Categories: Pastor Dave's eNote
“All things work together for the good of those who love God and are called according to his purposes.” Romans 8:28
We are all stewards. We all make decisions about how, when and where we will use our time, talents, resources and commitments. We are also stewards over our life challenges. In times of challenge, we get to decide who we are and what we are all about.
Ann and Gundar Dotter were faced with an interesting situation to manage. They managed it well and used it to grow their children forward.
I look forward to reading your comments on the blog!
A message from Anne Dotter:
This is an unfortunate story, a story of “not me,” “I didn’t do it,” and “I didn’t see anything” mantra. To the parents in this household, this means only one thing: You are all equally in trouble! It all began two months ago, after an episode with two of the children wrestling near the TV. Of course, this may seem harmless, if there had not been a golf club in one of their hands, which proceeded to smash into the TV! Uh oh! Now, you may be wondering WHY in the world is there an outside item, i.e. a golf club, inside the house? It seems as though we shouldn’t have allowed it. Well, we have good ol’ Grandpa to thank for this. It is actually a billiards game they received for Christmas one year, golf clubs and golf balls (which come into the story later) to play on a felt mat, with plastic pockets, for playing a great game of pool. So, as it goes, the two children who were involved were punished with a standard grounding, no friends and no TV or video games. Done Deal, right? Apparently not.
Less than two months later, it’s a Sunday night and my husband proceeds to go down to the basement to watch some football, only to find the new TV, we had just replaced a month ago, with a huge crack in the screen! He looks around and sees two of those billiard golf balls lying on the floor. This can’t possibly be. What in the world? NO!!!!!! All he wanted to do was watch some football. So, even though it’s a school night and already 9:30pm we charge up to the bedrooms. “Who knows what happened to the TV?” We were met with the replies, “Not me!” “I didn’t do it!” and “I didn’t see anything!”
It was time to face some real consequences. If we couldn’t find an answer to what happened, well then, everyone was in trouble. Even though our children are still young, this is serious business. It was not an inexpensive item that got broken, it wasn’t a broken vase or a broken toy, it was a $900.00 brand new TV that was broken! And not only once, but TWICE!!
We began the punishment with the standard lecture, “Do you know how hard we work to provide for you and this family?” “Money doesn’t grow on trees!!” We were met with blank stares. We said, “Well, let us help you understand what it means to work hard and earn something for what you do.”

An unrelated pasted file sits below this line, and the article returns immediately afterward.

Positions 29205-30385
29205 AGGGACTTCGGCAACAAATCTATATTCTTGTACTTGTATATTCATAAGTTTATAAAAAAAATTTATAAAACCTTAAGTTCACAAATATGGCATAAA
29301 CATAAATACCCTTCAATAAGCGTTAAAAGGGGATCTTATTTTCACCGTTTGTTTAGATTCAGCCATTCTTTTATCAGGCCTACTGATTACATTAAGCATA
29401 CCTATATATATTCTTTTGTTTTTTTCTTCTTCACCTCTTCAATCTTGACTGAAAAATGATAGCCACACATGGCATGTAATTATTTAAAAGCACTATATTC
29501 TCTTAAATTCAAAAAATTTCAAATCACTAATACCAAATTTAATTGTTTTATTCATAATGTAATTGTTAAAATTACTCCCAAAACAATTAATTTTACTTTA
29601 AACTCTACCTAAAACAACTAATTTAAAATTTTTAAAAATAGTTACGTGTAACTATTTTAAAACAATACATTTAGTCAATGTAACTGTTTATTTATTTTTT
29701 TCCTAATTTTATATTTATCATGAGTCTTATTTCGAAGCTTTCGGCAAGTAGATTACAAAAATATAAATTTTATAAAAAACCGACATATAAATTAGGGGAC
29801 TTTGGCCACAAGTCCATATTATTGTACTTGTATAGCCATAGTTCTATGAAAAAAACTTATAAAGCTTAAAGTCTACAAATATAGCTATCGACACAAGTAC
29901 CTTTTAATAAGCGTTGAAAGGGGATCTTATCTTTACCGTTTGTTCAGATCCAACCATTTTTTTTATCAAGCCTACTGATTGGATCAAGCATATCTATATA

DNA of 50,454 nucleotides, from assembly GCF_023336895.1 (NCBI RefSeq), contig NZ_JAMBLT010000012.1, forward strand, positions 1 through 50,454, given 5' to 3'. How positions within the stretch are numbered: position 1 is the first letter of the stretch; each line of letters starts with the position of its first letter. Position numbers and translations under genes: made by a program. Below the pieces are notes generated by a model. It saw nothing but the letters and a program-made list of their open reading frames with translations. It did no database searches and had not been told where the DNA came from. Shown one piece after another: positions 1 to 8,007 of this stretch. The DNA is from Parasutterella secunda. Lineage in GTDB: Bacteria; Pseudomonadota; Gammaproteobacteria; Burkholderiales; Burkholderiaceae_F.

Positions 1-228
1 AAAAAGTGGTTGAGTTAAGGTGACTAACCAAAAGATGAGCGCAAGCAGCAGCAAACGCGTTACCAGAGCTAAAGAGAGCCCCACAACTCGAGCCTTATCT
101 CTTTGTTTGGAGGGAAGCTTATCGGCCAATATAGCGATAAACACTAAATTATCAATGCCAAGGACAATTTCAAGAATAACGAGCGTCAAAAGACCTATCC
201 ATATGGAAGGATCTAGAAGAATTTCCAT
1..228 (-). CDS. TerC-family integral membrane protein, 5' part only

- Step one: Cut out 900 paper dollars as fast as you can.
- Step two: Earn them back by doing chores. In the meantime, while you are earning them back, there will be no friends, no TV, no screens what so ever.
- There will also be no Cub Scout camping trip this weekend and no birthday party for a friend either.
At this point, the kids have finished cutting their 900 paper dollars and started earning the money back through chores for us and any chores my friends and neighbors may have. There are plenty lined up! I have lots of friends with dogs, so kids grab those pooper scoopers and we’ll see you this weekend.
With that said, I am a mom. I know what they did was pretty severe, but I’m still a mom and the soft hearted one. They are still so young and I don’t want them to miss out on the fun stuff for “too” long. Pouting around the house, because it’s taking forever to earn back so much money and the constant loving companionship between the three of them being cooped up (are you getting my sarcasm) is punishing me too! So, I came up with an idea to help them earn it back more quickly, while doing something good for a lot of people. I explained there are many people right here in our community that don’t have the luxury of a TV, some may not have a stable place to live and some don’t even have food to eat every day. I told the children and left it up to them, that if they wanted, they could gather some of their piggy bank money from past birthdays and special occasions, and we could go grocery shopping with that money. We would then donate all the food to The Church Pantry to help those less fortunate in our community. Well, I’m actually proud to say, they pooled their money and we went to Kroger and purchased $352.83 for The Pantry!
They are now well on their way to getting their “debt” paid off, learning their lesson and having something good come out of something unfortunate.
Anne M. Dotter